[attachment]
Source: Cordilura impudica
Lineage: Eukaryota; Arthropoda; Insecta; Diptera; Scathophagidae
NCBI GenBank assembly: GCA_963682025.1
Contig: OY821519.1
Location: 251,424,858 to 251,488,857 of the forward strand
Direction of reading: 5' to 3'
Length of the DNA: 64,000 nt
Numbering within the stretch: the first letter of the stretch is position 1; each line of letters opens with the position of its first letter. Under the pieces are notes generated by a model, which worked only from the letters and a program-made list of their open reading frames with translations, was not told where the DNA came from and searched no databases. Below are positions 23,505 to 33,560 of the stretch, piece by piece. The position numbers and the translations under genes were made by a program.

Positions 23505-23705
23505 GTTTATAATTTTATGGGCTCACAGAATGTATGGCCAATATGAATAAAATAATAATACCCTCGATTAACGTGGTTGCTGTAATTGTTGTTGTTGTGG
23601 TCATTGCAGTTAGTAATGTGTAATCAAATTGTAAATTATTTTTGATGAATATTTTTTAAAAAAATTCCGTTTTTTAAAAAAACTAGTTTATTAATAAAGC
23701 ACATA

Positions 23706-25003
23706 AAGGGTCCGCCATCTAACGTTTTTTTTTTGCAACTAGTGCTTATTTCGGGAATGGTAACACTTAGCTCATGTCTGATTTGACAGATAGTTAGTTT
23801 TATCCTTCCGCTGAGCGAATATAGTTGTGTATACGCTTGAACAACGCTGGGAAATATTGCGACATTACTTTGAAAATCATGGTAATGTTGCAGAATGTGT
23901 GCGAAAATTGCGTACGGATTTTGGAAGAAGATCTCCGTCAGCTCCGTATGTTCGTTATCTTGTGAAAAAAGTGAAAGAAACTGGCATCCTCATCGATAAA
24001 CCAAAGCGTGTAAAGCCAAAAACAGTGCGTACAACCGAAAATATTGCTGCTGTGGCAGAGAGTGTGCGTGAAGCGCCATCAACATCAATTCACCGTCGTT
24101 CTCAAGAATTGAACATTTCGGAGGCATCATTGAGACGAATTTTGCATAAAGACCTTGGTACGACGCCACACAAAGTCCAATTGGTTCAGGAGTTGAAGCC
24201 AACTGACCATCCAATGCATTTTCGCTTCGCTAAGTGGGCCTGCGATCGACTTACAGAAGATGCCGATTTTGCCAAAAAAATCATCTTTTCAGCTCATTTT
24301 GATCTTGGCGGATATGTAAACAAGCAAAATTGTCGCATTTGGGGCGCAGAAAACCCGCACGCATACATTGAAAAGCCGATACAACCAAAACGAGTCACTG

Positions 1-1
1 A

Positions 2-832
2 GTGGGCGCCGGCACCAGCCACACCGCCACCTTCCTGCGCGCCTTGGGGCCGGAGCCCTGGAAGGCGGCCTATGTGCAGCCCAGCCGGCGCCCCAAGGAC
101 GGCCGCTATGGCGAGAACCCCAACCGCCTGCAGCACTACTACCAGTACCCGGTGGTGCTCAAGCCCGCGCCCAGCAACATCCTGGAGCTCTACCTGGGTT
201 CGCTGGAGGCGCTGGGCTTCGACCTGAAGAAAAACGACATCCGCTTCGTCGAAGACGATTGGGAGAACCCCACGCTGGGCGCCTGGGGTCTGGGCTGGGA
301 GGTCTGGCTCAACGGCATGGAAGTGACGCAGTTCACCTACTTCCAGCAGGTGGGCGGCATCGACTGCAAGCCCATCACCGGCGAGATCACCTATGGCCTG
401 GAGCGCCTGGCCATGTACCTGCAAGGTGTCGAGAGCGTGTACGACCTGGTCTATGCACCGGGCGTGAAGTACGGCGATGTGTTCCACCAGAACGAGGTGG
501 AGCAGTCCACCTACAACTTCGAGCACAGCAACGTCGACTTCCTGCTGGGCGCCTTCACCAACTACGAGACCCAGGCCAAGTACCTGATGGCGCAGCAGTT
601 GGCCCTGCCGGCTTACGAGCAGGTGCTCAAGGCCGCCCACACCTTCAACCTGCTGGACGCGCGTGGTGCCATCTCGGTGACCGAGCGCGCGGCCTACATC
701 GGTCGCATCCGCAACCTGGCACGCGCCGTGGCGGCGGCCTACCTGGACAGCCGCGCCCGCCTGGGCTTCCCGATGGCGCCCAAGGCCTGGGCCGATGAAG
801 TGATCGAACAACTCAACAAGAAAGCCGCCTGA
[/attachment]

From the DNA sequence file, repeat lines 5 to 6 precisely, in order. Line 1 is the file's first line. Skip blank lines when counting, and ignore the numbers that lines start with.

Location: 251,424,858 to 251,488,857 of the forward strand
Direction of reading: 5' to 3'